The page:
“I did not agree with Ted,” Kalb told The Daily Beast. “I thought that Trump had done so many things that could be described and defined as ‘negative,’ that when the press reported on those issues, it would appear to be ‘negative coverage.’ But it’s simply the coverage of the facts of what Trump has been doing and saying.”
Kalb added that the mainstream media have been “for the most part, not always, but for the most part on target” in their coverage of the president. Calling Koppel “a very dear friend,” Kalb said their disagreement over Trump and the media is “painful.”
“We have talked about this issue many, many times,” Kalb said. “I know Ted’s belief. He holds it strongly. He has repeated it many times…It’s something that he feels. I don’t have the same feeling. I do understand why an appearance of negativity could be interpreted, even by somebody like Ted, as negative coverage…But you’re really dealing—for the most part, I stress—accurately with the negativity implicit in so much of the presidential rhetoric and action.”
University of Pennsylvania communications professor Kathleen Hall Jamieson also took issue with Koppel’s claims of bias.
“What a president says and what a president does are newsworthy,” said Jamieson, who is director of Penn’s Annenberg Public Policy Center. “And fact-checking a person who is president of the United States is an obligation of journalism. To the extent that what the press is doing is accurately reporting what the president says, and providing a context for seeing that it is historically accurate and then fact-checking it so that we have a reasonable representation of what’s knowable, is fulfilling journalism’s function. It is not a breach of objectivity.”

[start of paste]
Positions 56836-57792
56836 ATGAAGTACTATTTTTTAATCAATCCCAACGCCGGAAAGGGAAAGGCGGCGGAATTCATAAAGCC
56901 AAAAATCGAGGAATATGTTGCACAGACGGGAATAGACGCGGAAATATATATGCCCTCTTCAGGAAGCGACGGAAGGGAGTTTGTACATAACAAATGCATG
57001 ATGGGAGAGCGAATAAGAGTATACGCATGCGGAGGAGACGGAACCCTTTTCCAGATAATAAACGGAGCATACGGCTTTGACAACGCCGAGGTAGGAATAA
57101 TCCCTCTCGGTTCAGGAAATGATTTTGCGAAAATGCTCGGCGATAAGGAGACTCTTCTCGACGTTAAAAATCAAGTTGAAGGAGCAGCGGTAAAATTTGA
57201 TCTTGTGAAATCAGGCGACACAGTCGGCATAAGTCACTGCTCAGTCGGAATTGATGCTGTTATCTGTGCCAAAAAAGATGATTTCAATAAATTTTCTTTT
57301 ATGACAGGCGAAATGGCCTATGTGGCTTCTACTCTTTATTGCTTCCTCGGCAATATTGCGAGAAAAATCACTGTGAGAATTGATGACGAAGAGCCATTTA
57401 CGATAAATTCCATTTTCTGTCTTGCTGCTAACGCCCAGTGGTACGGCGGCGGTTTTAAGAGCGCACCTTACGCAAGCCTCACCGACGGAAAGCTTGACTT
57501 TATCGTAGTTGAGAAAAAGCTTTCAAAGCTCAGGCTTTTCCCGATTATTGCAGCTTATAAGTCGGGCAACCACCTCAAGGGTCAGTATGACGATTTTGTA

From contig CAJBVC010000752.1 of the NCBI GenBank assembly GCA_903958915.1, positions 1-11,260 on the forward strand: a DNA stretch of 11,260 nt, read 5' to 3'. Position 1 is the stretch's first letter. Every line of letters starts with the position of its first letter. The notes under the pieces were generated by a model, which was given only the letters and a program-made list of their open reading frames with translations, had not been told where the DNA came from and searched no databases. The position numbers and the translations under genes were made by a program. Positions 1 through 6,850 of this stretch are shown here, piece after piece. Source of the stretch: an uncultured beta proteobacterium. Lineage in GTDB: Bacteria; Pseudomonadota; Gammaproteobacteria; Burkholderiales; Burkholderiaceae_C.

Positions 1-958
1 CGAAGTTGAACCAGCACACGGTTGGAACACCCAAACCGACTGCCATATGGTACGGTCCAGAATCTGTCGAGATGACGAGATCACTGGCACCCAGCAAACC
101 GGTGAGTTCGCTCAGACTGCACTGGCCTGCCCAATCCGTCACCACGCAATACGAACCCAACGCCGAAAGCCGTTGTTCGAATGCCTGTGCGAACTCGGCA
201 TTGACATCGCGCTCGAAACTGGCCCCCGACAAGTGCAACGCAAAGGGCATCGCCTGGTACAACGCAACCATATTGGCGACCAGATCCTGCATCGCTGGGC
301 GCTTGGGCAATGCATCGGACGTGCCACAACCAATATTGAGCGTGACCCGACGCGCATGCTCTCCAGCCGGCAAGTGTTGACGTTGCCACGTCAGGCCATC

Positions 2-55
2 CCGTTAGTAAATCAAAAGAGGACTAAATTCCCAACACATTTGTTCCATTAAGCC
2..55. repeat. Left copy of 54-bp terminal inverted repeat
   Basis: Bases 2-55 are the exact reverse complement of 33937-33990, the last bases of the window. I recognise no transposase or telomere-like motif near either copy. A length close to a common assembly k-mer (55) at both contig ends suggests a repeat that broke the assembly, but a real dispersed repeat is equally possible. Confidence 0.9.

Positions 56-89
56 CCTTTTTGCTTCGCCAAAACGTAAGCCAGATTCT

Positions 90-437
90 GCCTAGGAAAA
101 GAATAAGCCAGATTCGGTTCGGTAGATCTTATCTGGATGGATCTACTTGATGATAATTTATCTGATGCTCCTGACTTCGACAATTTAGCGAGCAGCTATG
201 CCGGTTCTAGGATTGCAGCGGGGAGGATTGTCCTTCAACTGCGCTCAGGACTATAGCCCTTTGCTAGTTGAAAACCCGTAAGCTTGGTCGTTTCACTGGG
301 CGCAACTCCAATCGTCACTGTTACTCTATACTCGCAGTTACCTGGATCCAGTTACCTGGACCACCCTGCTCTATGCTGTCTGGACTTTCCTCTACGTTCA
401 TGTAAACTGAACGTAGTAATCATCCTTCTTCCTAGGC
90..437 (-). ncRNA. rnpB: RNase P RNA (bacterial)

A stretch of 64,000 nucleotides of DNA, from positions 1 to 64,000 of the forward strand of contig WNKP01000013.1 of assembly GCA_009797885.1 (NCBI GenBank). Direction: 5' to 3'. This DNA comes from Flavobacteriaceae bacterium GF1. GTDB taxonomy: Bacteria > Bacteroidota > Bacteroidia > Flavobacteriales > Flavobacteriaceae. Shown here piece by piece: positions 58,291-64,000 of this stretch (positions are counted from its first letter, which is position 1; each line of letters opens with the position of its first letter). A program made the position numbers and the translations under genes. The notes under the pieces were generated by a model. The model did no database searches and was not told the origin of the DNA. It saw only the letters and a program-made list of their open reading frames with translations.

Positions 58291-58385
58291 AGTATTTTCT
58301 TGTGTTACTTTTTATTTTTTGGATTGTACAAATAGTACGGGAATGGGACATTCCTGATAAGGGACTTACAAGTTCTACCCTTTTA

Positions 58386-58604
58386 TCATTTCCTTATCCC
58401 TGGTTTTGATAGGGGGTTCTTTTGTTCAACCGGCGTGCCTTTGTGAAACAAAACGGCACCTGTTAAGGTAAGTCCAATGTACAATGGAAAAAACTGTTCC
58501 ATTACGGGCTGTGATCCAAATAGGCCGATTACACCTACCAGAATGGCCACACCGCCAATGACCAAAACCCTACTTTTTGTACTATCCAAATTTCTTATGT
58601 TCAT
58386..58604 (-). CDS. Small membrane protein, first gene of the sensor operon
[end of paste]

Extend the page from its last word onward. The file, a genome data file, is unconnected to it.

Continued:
However, Lucy Dalglish, dean of the University of Maryland’s Philip Merrill College of Journalism, suggested Koppel is correct in arguing that mainstream media outlets generally, and the Times and the Post in particular, have little love for the 45th president.
“I don’t disagree with Ted in that I think it’s pretty clear that those particular publications don’t believe that he should be holding office,” Dalglish told The Daily Beast. “On the other hand, it seems to me that all they’re doing is reporting what’s going on.”
She added: “When I read the mainstream media publications, do I have the sense that they’re outraged? Yeah, I do—and not just the editorial pages.”